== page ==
Hands Up, Who Likes Me?: Edmund Blackadder, the Greatest Sitcom Anti-Hero of All Time

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In this weekly column, I’ll introduce you to the world of British comedy in the chronology of how I, an American anglophile, discovered it in my life. This week: Blackadder.

I’ve mentioned it in previous editions of this column, but I’ll say it again: nobody does anti-heroes like the British. From Basil Fawlty to David Brent, the best of UK television has revolved around some of the most awful people imaginable.

Which takes me to maybe the greatest sitcom anti-hero of all time, Blackadder. Starring Rowan Atkinson in the titular role, and co-created by the legendary Richard Curtis, Blackadder follows the oft ill-fated adventures of Edmund Blackadder, a conniving, self-centered egotist.

The show has a twist, though.

Blackadder is a historical sitcom, so each season jumps in time to a different era of British history. The show began in the middle ages in series one, then progressed through the reign of the first Queen Elizabeth (a never more brilliant Miranda Richarson!) for series two, the Regency era (co-starring Dr. House himself, Hugh Laurie as the Prince of Wales) for season three and wraps things up in the fox-holes of the Western front of WWI in series four (featuring the brilliant Stephen Fry).

Miranda Richardson as Queen Elizabeth I:

Hugh Laurie as the Prince of Wales:

But no matter where the show went in time, the series regulars generally remained the same and played their own descendants in each installment.

The charm of the show came from the too-smart-for-his-own-good Blackadder perpetually having his plans to get over on the world thwarted by the dangerously arrogant or completely moronic buffoons around him. None were more frustrating than his servent, Baldrick, played by the hilarious Tony Robinson.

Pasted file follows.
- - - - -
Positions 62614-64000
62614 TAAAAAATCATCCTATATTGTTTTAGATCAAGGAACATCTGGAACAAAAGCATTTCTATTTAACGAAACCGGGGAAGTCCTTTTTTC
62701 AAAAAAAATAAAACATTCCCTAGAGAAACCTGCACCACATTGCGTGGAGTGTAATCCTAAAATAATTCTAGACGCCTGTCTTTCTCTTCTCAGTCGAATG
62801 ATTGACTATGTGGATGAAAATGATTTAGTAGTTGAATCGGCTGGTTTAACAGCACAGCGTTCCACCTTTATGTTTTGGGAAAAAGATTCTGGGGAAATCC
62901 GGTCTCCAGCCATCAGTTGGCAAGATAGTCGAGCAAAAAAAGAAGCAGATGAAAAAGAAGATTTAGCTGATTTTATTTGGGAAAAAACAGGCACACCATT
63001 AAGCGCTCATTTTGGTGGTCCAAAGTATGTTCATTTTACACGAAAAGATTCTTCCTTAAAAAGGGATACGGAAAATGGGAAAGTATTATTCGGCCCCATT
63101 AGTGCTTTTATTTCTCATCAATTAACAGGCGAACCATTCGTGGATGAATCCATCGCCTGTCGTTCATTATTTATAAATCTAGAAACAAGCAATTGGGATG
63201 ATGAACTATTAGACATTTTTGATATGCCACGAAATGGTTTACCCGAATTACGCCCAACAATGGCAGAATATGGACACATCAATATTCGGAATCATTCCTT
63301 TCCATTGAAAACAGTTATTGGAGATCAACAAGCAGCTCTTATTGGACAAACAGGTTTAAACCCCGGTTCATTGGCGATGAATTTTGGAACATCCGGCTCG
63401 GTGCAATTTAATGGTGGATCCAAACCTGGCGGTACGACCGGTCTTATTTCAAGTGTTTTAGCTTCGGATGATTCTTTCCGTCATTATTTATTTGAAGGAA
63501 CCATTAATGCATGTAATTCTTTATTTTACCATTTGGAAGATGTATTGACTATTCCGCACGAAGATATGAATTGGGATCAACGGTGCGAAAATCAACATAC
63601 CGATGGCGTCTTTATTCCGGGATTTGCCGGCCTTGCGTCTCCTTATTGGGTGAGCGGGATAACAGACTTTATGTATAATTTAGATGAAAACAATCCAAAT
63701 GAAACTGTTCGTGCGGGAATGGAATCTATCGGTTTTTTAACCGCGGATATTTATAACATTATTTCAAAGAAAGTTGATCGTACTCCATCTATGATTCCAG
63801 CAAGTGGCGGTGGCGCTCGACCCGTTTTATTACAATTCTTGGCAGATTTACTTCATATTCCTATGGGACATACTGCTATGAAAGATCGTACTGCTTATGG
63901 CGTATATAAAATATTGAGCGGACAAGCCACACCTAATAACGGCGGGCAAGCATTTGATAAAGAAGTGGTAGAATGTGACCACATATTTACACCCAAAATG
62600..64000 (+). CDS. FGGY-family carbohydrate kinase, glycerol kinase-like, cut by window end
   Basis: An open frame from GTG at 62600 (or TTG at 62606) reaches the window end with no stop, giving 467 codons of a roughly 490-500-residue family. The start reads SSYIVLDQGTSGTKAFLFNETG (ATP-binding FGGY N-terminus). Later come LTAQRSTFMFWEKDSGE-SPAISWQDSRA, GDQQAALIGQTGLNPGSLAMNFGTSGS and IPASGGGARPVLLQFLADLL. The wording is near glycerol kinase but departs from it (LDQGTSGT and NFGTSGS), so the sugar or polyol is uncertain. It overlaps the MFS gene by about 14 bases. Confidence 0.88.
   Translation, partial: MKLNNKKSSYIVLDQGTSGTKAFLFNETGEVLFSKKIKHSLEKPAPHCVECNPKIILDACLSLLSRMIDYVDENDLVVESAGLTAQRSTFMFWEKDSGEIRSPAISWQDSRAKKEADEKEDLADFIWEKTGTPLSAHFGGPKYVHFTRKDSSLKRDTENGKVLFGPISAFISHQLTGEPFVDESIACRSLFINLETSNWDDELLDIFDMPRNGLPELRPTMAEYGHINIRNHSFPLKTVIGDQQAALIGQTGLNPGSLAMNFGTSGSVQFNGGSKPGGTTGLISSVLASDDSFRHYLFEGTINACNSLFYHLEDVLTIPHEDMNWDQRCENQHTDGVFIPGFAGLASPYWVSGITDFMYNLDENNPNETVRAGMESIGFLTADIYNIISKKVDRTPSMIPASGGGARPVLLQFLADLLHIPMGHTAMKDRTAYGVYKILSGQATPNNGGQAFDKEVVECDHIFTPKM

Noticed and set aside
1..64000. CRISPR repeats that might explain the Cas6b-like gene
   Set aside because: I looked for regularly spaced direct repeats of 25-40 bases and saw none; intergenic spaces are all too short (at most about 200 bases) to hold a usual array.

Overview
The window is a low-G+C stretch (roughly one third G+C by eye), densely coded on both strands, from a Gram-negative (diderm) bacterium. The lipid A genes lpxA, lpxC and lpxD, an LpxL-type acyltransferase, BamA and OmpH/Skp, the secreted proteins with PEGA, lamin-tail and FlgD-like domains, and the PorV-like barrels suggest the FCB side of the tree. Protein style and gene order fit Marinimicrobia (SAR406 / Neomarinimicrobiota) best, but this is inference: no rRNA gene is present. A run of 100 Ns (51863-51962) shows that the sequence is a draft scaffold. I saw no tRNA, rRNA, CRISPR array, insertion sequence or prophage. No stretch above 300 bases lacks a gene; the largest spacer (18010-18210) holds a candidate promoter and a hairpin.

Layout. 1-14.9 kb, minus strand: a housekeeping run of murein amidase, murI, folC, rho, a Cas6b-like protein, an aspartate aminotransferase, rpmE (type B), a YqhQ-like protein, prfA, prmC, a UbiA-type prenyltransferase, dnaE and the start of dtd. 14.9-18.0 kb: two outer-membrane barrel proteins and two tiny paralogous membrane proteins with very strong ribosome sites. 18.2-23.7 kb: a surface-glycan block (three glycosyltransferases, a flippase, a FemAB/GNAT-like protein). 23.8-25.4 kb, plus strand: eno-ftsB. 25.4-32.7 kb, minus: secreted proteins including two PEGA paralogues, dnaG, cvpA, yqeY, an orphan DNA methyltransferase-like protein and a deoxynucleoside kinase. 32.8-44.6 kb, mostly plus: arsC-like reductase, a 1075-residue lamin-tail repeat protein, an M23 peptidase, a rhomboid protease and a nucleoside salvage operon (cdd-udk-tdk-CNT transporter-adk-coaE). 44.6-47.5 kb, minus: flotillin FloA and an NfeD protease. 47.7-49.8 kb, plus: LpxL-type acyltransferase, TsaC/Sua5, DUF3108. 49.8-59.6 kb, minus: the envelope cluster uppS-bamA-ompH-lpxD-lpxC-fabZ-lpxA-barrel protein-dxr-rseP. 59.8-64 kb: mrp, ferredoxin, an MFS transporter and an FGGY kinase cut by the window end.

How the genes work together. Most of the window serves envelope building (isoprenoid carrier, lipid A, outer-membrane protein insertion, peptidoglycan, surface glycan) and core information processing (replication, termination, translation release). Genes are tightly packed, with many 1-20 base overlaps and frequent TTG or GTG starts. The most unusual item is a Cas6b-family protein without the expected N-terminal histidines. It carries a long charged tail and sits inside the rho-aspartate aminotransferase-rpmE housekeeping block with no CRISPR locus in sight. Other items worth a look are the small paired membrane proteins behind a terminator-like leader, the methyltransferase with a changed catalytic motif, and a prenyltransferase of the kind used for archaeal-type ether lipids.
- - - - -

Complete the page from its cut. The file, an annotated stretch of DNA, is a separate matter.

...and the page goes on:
Blackadder tries to teach Baldrick math:

Atkinson’s withering glares and classic put-downs as Blackadder made for some of the finest comedic moments in British TV history, and pushed the boundaries of both what a sitcom could be and who we could empathize with. But, then again, don’t we all feel like we’re the genius epicenter of a life surrounded by dolts and dullards?

Maybe that’s just me.

Blackadder has also been featured in several televised sketches and one-off TV specials including the very funny Blackadder Christmas Carol and Blackadder: Back and Forth (a time traveling adventure).

One of my favorite things about the show is how it ends in series 4. I won’t spoil it for you here, but it’s a quite surprising final image and one that still resonates with me today.

As always, I leave you with some best of moments from the show, courtesy of YouTube.

Curtis Gwinn is a writer and comedian living in LA. He’s written for The Onion, MTV’s Human Giant, Comedy Central and FOX Searchlight Pictures. He also co-starred in and co-wrote Fat Guy Stuck in Internet on Adult Swim.